Halloween is one of those special nights in a child’s calendar. Where nearly every neighbour, except, of course, the ones who turn off the lights and sit in darkness, have an Everest of sweets and all you have to do to procure a fist full is wear something scary, call in and utter those magic words; ‘trick or treat’.
I never particularly cared for Halloween until I had children of my own.
Now I see the magic of it all. In fact, if I think about it, I had probably lost some of the magic I had as a child until I had children myself and they brought me back into contact with the lost magic of my childhood. That is the great thing about having children. They allow you to access parts of your childhood you had forgotten about.
And for me, Halloween had become lost in the serious world of the adult. A world where play and imagination hold little currency and are stifled by regularity and responsibility, but it doesn’t have to be like that.
There is room for the imagination in the adult world.
Watching the formation of a person has been the greatest privilege in my life and being a part of creating excitement in their minds has always brought me such joy.
The unbridled happiness in the weeks leading up to 31st with all the talk of costumes, fancy dress in schools and carving pumpkins, I find myself getting excited now too.
As a psychotherapist I can see the value in it all for a child’s development.
The planning, dressing up, knocking on their neighbours door and the positive feedback they receive for their costumes, they always return home, bounty in hand with a smile as wide as 5th Avenue.
At the end of the evening they are already thinking about next year’s costumes. Of course, as they get older the costumes become more sophisticated and harder to make.
Halloween allows a child to delve into their imagination unfettered by taboo. A child’s imagination is such an endless playground. Everything is possible and without horizons.
We must, as parents, promote the development of it. For a healthy imagination can help children to problem solve and see adversity before it arrives. I have always been struck by the complexity of my children’s play. And how, in their role-play, I can hear my wife and myself. When aspects of our adult lives fall short, what do we do?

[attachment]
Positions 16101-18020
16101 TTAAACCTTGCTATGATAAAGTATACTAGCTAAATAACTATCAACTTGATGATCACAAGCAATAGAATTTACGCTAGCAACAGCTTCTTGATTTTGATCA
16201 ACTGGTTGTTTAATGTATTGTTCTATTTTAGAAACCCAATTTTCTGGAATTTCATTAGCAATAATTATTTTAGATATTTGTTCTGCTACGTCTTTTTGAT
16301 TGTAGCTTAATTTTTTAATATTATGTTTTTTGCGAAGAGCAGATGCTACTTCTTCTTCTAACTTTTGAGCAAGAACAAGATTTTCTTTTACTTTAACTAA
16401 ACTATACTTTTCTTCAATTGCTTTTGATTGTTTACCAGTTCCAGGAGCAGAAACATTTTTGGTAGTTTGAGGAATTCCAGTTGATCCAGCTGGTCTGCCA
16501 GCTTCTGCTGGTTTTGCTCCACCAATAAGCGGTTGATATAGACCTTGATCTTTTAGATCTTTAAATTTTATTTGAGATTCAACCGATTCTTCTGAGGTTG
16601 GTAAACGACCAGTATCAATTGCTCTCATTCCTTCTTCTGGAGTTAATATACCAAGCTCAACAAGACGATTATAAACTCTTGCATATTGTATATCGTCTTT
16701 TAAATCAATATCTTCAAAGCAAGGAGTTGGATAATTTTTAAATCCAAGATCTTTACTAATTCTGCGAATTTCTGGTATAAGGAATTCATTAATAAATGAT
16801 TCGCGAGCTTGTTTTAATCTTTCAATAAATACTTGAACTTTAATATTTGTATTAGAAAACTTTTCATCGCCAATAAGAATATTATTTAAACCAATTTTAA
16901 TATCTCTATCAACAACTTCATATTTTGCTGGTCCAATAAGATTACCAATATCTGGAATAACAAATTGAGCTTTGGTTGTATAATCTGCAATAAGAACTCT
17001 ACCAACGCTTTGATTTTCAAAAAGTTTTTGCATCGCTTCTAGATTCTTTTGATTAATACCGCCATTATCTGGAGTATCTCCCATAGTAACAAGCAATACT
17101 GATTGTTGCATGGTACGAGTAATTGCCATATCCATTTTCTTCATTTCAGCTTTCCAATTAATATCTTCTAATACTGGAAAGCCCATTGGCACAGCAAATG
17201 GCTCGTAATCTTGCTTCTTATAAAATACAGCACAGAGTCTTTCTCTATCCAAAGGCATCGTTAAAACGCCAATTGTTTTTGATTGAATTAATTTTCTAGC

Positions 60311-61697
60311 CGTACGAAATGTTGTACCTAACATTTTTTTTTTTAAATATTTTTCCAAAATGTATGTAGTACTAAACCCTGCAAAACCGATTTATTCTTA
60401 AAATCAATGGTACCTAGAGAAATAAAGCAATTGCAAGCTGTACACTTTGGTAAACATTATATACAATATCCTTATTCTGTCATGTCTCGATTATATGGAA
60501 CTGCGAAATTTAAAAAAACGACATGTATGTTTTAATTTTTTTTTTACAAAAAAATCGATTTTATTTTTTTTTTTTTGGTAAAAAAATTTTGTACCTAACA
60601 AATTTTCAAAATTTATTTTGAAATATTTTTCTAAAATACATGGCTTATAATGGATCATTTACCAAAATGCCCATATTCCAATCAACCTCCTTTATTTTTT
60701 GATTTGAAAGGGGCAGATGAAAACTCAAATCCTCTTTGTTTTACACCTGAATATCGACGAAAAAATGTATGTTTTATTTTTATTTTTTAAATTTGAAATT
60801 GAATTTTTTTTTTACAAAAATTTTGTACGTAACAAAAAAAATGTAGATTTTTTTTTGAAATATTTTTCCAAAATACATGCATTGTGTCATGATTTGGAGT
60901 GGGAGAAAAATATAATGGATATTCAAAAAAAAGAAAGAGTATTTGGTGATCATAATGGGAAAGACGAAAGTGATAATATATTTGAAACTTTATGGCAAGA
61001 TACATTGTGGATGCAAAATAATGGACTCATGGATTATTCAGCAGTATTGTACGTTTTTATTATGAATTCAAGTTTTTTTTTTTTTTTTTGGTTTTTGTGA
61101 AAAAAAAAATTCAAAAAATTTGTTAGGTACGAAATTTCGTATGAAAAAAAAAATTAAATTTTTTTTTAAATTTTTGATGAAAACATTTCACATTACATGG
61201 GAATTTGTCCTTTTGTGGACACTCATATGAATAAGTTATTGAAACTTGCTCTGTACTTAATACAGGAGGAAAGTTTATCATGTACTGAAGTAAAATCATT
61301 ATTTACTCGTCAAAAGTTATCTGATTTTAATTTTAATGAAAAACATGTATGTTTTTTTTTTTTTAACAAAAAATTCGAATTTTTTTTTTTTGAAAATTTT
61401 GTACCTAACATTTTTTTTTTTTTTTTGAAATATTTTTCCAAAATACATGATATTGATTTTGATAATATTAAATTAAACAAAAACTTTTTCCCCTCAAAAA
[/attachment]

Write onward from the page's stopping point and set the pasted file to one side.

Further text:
Generally we may come to think, how did that happen? And we start to imagine all of the things we could have put into play to prevent the negative outcome. As one Harvard professor put it, ‘the imagination allows us to engage in thinking about alternatives in their prosaic form’.
In systemic family psychotherapy there is a revolutionary way of thinking and working with problems known as, ‘The Fifth Province’.
This is a mythical province where everything is possible. In this state of consciousness there are no boundaries and no preconceptions, our imagination has set us free from the rigidity of accepted norms, so the client is free to explore their problem in a new way.
Much like the artist in front of the canvas, anything is possible once that artist’s imagination is free from the prison of historical context or expectations. So the imagination is an important tool for our children to develop.
When I am working with adolescents I often utilise an abstract metaphor to help them visualise whatever it is they are dealing with. It is in this world of the abstract that often allows clients to look at their problem through a different lens uninhibited by conformity.
When my daughter was four she adored a programme called ‘Mia & Me’. In this programme a teenage girl travels to a magical world known as Centopia where she transforms into a magical winged elven girl and helps her unicorn friends to fight the evil queen Panthea.
My daughter was convinced that whenever there was a full moon she would travel to Centopia and help Mia defeat Panthea.
I clearly remember ordering online a water glare, a device Mia has to defeat the Queen, and waiting until my daughter fell asleep to fit it to her arm. No easy feat, I can tell you. Of course, the next morning I was awoken early by screaming down stairs.
‘Dad, I went to Centopia last night, I told you I was magic, look I have a water glare’. She would sit on the edge of my bed describing in full vivid detail her experience in Centopia and all that she had seen. She even promised to bring her little sister back a unicorn, but I couldn’t seem to find that on Amazon.
And now that she is nine years old, and she has outgrown the magical world of Centopia, whenever there is a full moon she looks at me and says with a wink ‘Look out Panthea, here I come’.
The world of a child’s imagination is the true playground of possibility.
Halloween allows our children to access that playground in all its gory glory. Enjoy.